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De Moivre's theorem

  1. Oct 27, 2011 #1
    Hi guys, just a simple question.

    I need to find all solutions of z^6 = 1.

    I need to change that to |z|^6(cos 6θ + isin6θ) = 1 and the prof wrote → 1(1+0i). How did the prof do this? The rest of the question I understand. It's just that one step still stumps me. Thanks
     
  2. jcsd
  3. Oct 27, 2011 #2

    jambaugh

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    I'm not clear on your question. Are you asking why 1 = 1+0i? or 1 = 1*1 = 1*(1+0i)?

    Note: A more compact notation is: [itex] r\cdot(\cos(\phi) + i\sin(\phi)) = r e^{i\phi}[/itex]. (This is the analytic extension of the exponential function to the complex plane, the real and imaginary components of [itex]e^{i\phi}[/itex] are the cosine and sine functions respectively.)

    In this notation: [itex] 1 = 1\cdot e^{0 i} = 1\cdot e^{(0 + 2\pi k)i}[/itex] for [itex] k = 0, 1, 2, 3, \ldots[/itex]

    Then all solutions can be obtained by taking the 6th root of all forms of 1:
    [itex] z = [ e^{0 + 2\pi k}]^{1/6} = e^{\frac{2 \pi}{6} k} = e^{\frac{\pi}{3} k} = cos(\frac{\pi}{3} k ) + i \sin(\frac{\pi}{3} k)[/itex]
    iterate through values of k until you begin repeating.
     
  4. Oct 27, 2011 #3
    For that question, here is the answer the prof wrote.
    Find all the solutions of Z^6 = 1.

    |z|^6(cos6θ + isin6θ)

    |z|^6 = 1
    |z| = 1
    Therefore:
    1(1 +0i) <-- don't get how the prof got to here.

    cos6θ = 1 sin6θ = 0

    6θ = 0+n(2π)
    = n(π/3)

    so 0, π/3, 2π/3, π, 4π/3, 5π/3

    z1 = (cos0 + isin0) = 1
    Blah Blah Blah..
     
  5. Oct 27, 2011 #4

    jambaugh

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    Again I'm not clear on your question.
    Are you saying you have difficulty understanding why [itex]1 = 1+0i?[/itex] or [itex]1 = 1\cdot(1) = 1\cdot(1+0i)[/itex]?

    If not let me fill in some gaps in the exposition.
    -----------------------------------------------------
    Find all solutions to [itex] Z^6 = 1[/itex].

    DeMoivre's theorem states that for [itex]Z = |Z|(\cos(\theta) + i\sin(\theta) )[/itex], we have [itex]Z^n = |Z|^n (\cos(n\theta) + i\sin(n\theta))[/itex].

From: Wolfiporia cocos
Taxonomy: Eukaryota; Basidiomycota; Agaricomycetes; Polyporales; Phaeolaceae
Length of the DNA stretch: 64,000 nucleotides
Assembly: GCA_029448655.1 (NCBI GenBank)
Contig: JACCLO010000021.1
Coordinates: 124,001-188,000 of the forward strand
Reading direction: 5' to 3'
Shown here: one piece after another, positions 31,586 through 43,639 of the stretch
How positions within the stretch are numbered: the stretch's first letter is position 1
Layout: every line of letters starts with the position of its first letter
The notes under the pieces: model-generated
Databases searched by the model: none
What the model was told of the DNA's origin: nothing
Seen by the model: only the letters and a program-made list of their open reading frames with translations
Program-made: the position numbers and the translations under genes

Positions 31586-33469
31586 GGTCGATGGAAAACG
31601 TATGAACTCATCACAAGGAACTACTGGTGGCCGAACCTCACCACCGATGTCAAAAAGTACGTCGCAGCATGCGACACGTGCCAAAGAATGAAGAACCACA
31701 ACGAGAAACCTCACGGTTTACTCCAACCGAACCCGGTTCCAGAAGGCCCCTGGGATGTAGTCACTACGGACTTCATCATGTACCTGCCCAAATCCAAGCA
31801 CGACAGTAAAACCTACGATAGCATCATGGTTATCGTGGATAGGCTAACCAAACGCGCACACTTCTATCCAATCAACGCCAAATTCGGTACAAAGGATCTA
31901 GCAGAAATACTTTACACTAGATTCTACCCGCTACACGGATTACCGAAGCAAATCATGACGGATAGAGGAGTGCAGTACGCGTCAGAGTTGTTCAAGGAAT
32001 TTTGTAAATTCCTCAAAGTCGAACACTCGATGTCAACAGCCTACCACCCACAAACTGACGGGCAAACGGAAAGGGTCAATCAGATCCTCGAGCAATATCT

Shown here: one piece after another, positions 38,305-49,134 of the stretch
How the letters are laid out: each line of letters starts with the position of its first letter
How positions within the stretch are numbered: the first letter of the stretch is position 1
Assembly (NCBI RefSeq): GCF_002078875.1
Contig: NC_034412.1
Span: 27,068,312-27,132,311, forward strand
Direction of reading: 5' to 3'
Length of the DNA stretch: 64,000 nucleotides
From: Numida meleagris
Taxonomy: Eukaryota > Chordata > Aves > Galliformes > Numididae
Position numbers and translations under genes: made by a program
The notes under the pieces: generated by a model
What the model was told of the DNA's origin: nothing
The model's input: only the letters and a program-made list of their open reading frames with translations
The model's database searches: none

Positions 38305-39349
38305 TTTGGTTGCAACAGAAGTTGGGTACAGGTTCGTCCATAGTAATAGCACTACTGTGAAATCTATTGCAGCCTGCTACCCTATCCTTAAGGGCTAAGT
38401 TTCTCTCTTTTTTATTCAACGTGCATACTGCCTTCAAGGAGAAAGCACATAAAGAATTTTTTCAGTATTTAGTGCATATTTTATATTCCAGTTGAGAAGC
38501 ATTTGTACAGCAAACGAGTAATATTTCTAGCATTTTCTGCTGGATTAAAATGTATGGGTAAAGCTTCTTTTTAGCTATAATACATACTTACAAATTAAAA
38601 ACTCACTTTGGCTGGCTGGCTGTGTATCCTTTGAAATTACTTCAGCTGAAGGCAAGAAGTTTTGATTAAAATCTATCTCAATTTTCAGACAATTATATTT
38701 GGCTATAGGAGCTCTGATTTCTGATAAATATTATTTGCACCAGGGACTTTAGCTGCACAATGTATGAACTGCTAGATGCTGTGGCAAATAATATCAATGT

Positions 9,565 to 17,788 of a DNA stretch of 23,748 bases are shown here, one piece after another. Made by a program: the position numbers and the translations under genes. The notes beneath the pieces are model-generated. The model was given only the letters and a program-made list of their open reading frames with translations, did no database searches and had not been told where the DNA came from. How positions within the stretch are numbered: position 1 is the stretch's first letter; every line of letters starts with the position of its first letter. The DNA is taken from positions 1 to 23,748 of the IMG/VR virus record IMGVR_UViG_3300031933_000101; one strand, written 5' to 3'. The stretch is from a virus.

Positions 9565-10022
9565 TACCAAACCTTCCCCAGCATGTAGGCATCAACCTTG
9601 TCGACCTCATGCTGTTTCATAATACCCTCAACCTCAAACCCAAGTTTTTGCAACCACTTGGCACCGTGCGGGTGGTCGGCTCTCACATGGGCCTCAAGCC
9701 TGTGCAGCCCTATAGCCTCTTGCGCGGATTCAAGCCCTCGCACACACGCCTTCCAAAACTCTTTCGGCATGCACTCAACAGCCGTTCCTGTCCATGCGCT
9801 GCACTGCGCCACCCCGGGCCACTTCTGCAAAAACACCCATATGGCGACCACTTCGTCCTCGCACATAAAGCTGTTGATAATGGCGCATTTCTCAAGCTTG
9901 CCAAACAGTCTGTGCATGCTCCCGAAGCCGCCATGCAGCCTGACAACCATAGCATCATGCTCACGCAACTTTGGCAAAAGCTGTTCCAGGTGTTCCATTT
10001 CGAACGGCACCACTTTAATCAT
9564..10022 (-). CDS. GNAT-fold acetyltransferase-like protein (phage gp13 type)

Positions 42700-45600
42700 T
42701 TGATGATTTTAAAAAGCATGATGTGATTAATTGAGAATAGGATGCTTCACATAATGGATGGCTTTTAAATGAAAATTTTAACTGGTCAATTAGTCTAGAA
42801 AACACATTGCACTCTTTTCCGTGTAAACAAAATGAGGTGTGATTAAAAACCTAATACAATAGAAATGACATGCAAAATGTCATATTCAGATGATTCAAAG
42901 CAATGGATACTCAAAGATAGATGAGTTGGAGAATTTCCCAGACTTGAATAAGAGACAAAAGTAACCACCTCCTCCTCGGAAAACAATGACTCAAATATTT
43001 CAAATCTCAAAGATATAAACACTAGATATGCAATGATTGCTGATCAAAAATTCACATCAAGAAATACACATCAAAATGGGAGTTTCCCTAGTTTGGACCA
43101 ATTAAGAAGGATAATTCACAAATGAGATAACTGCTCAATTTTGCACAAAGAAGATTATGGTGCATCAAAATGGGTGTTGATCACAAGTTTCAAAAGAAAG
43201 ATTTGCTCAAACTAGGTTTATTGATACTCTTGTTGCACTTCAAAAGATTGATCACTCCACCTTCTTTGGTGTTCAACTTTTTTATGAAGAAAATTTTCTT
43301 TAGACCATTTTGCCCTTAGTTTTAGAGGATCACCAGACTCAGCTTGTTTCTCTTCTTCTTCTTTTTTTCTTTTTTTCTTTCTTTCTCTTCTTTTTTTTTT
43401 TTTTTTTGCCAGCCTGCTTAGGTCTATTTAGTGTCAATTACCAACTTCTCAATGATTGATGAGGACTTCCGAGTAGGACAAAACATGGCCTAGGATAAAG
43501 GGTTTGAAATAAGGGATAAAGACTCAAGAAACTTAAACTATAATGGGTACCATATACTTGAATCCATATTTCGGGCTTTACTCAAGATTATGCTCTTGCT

Apply this here by assuming [itex]Z = |Z|(\cos(\theta) + i\sin(\theta) )[/itex] and setting
    [itex]Z^6 = |Z|^6(\cos(6\theta) + i\sin(6\theta) ) = 1[/itex] which in polar form is [itex]1 = 1(1 + 0i )[/itex]

    First solve for the magnitude... (magnitude of l.h.s. must equal magnitude of r.h.s.):

    Since [itex] |Z|^6 = |1| = 1[/itex] you have [itex] |Z| = \sqrt[6]{1}=1[/itex].

    Now apply the known magnitude of Z...

    therefore [itex]Z^6 = 1( \cos(6\theta) + i\sin(6\theta)) = 1(1+ 0i)[/itex]
    and thus [itex] \cos(6\theta) = 1, \sin(6\theta) = 0[/itex]...


    the rest if solving for the thetas such that this is true.
     
  6. Oct 27, 2011 #5
    Sorry for being unclear, but I think it's the step in your explanation that turning the De Moivre theorem to polar form. How do you do that?

     
  7. Oct 28, 2011 #6

    jambaugh

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    De Moivre's theorem is already in polar form.

    Are you saying you don't understand that 1 = x + iy with x = 1 and y = 0?

    Can't you plot complex numbers in the complex plane? Plot 1 in the complex plane. Where is it? At what angle and how far from the origin?

    EDIT:
    [itex]Z^6 = |Z|^6(\cos(6\theta) + i\sin(6\theta) ) = 1[/itex]
    [itex]Z^6 = |Z|^6(\cos(6\theta) + i\sin(6\theta) ) = 1 + 0[/itex]
    [itex]Z^6 = |Z|^6(\cos(6\theta) + i\sin(6\theta) ) = 1+ 0 i[/itex]
    [itex]Z^6 = |Z|^6(\cos(6\theta) + i\sin(6\theta) ) =1( 1+ 0 i )[/itex]
     
  8. Oct 28, 2011 #7
    I don't understand why Z^6 = |Z|^6(\cos(6\theta) + i\sin(6\theta) ) = 1 equals to 1( 1+0i)

     
  9. Oct 28, 2011 #8

    jambaugh

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    Which = in this equation don't you understand?

    The first is just setting n=6 in De Moivre's theorem. Do you have De Moivre's theorem in front of you? Pull out your textbook and look at it.

    The 2nd "=" is the original equation you're trying to solve.

    The 3rd "=" is OBVIOUS. Each step I showed in the last post is an identity substitution. 1=1+ 0 because 0 is the additive identity.
    0i = 0 by a very basic algebraic lemma.
    (1+0i) = 1(1+0i) because 1 is the multiplicative identity.

    I'm going to bed now. If you can be more explicit in exactly what it is you do not understand, rather than just pointing at a step, I'll leave it to others to enlighten you.

    EDIT: Sorry about being so terse. I was sleepy and cranky. I've slept now and am neither. So please ignore/forgive my rudeness. Is there anything I can do to clarify this further?
     
    Last edited: Oct 28, 2011
  10. Nov 23, 2011 #9
    would u mind can u answer this for me... please EVALUATE: e^e^m(pi+i pi/6)?
     
  11. Dec 12, 2011 #10

    jambaugh

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    Tell me the value of m.

    [tex]z=e^{m\pi (1+i)/6} = e^{m\pi/6}[\cos(m\pi/6) + i \sin(m\pi /6)] = x+iy[/tex]
    [tex]e^z = e^{x+iy} =e^x\cdot e^{iy}= e^x(\cos(y)+i\sin(y))[/tex]
     
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